After Blackstone announced plans in May to establish a Canadian office in Toronto, rumours abounded that the private equity firm would unleash its firepower, gobble up homes and increase competition for individuals and families looking to buy homes. The typical home price across the country has climbed 50 per cent over the past two years and real estate investors have come under scrutiny for their role in ramping up competition and driving up prices.

But Blackstone’s head of real estate Americas, Nadeem Meghji, said that is not in the cards for the company’s Canadian expansion.

“It’s just not an area that we are focused on in Canada,” he said in a joint interview with Janice Lin, the new head of Blackstone Canada.

Blackstone targets Canadian real estate, opens office in Toronto

The New York-based company, which has US$915.5-billion in assets under management, has been accused of profiting off the 2007 U.S. housing meltdown after it bought swaths of distressed properties and then rented them out to U.S. residents.

Blackstone has said it did not own any single-family homes before the crisis and didn’t foreclose on any of the properties. It has also said many of its purchases were homes that had been sitting vacant and dragging down local property values.

Blackstone has since sold that business and owns a rent-to-own business called Home Partners of America – one of the many players in a growing single-family home rental market in the U.S.

“We don’t have a similar platform in Canada and we don’t have the intention of launching one because, from our perspective, we think there are just more interesting places to deploy capital in the Canadian market,” Mr. Meghji said.

Ms. Lin, a former Canada Pension Plan Investment Board executive, is in charge of Blackstone’s expansion in Canada. She cited the country’s favourable immigration policies and its strong population growth as two key factors that make Canada a winner for Blackstone’s capital.

Blackstone mostly owns warehouses and other industrial space in Canada, as well as a couple of office towers. It also has some investments in apartment building developments. All together, they are worth about US$14-billion, according to Blackstone, representing just a tiny fraction of the company’s global real estate portfolio.

Ms. Lin and Mr. Meghji both said the company will continue to invest in industrial and top office buildings, as well as hotels.

Blackstone has previously said it expects its growth here will be significant. Mr. Meghji would not quantify “significant” except to say he expects growth will be material and Canada could eventually command a larger share of Blackstone’s global real estate portfolio.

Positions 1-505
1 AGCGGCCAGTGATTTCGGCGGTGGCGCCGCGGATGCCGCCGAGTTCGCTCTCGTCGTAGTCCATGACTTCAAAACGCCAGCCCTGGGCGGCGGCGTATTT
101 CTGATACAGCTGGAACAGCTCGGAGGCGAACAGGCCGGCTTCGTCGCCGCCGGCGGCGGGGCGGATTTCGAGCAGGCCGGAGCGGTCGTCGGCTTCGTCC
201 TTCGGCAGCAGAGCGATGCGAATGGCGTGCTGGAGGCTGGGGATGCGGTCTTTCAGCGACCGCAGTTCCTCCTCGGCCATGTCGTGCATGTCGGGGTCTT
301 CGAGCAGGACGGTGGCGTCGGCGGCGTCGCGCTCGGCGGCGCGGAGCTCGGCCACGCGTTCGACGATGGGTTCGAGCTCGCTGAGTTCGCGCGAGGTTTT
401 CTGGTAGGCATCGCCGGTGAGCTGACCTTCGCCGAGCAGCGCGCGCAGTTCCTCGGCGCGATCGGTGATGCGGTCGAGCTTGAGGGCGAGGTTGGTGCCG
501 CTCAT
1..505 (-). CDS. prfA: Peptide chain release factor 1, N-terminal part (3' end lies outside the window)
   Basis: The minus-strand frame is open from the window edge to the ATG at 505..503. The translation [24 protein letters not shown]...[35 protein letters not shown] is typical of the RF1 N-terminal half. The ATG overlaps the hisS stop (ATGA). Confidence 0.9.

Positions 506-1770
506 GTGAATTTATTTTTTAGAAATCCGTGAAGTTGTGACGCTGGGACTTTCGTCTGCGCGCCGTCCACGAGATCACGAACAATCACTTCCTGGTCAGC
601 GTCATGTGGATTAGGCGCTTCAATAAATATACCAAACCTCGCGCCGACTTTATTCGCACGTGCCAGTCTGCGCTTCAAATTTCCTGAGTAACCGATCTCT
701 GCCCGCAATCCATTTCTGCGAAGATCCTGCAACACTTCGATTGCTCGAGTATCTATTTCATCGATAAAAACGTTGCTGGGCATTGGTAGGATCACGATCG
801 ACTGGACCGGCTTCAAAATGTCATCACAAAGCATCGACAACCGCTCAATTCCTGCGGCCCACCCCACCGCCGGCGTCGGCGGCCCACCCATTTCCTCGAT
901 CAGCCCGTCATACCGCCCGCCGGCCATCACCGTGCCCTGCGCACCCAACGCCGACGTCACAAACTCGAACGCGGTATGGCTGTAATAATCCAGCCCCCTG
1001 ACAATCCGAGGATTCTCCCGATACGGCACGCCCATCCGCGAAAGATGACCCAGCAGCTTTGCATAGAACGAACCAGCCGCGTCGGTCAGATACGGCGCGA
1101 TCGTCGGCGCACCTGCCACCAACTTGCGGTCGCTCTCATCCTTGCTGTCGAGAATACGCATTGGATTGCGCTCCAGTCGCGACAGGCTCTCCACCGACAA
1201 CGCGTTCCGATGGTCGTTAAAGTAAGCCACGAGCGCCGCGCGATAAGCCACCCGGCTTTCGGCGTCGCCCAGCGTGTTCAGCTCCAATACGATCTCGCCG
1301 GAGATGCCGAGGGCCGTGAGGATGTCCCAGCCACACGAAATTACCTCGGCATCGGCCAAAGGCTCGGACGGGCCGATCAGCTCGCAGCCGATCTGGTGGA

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Calls increase for more money as Montreal and rest of Quebec facing housing crunch

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MONTREAL — When Soufia Khmarou moved from Morocco to Montreal in 2009, she thought finding an affordable house for her and her three children was going to be easy.

“I was not expecting this,” Khmarou said in an interview Monday. “What we see, what we hear about Quebec … the reality doesn’t reflect the ad.”

Khmarou appeared next to Manon Massé, a spokesperson with Quebec’s second opposition party, Québec solidaire, who told reporters Montreal’s affordable housing shortage is going to get worse if more money isn’t made available.

Standing next to a construction site of high-end condominiums near downtown Montreal, Massé said, “There are housing units being built in Montreal. But for the families that want to find a place to stay and afford to pay rent each month, there’s a crisis.”

The need for affordable housing will be especially acute after June 30, she said, when most of the leases across the province end. Many families will be forced to remain in or move into homes that are unsanitary or unfit for their needs. Massé said low-income families in Montreal and in the rest of the province are spending up to 85 per cent of their monthly incomes on housing.

Khmarou said she’s been on waiting lists to access subsidized housing for the past three years, hoping to move her family out of a Montreal apartment she said is unsanitary.

“But I don’t have any answers; all I see is more and more people on the same lists,” Khmarou said. “There’s no hope; there’s no low-rental housing that’s being added on the market.”

Montreal Mayor Valérie Plante held a separate news conference on Monday, also to lament the lack of affordable housing in the city. Plante said Montreal has been waiting for the past four years for millions of dollars promised by the federal government to build around 1,200 affordable housing units and renovate an additional 4,700 units.

“We know that there’s a housing crisis — it’s hard on July 1,” Plante told reporters. “To know that there are almost 6,000 units that are taken hostage, that aren’t made available for citizens, it’s unacceptable. It’s been four years, at one point, patience has a limit.

“When we talk about the safety and healthiness of housing units, that’s what’s at stake,” she said.

A coalition of housing committees and tenant associations in Quebec released a report over the weekend indicating a widespread rent increase across the province. The coalition analyzed 51,000 rental listings from February to May and said rents across the province increased by nine per cent between 2021 and 2022, reaching an average of $1,300 per month.

The coalition said that less-populated parts of the province were used to an accessible market but are now seeing strong increases.

Rentals.ca, a Canadian website for apartment rental searches, said the average rent for all Canadian properties listed on its site was $1,888 per month in May — a year-over-year rise of 10.5 per cent. With an average of about $2,000 a month for a two-bedroom unit, Montreal ranked 22nd out of 35 cities. Vancouver, the front-runner, had the same size units listed for an average of $3,495 per month.

The association of homebuilders, called the Association des professionnels de la construction et de l’habitation du Québec, said in a report last week that Quebec is missing 100,000 homes, with more than 37,000 families on waiting lists to access subsidized housing.

Paul Cardinal, director of economic services with the association, wrote that “the only way to sustainably reduce real estate overheating is to increase supply.”

This report by The Canadian Press was first published on June 27, 2022.

This story was produced with the financial assistance of the Meta and Canadian Press News Fellowship.

 

Virginie Ann, The Canadian Press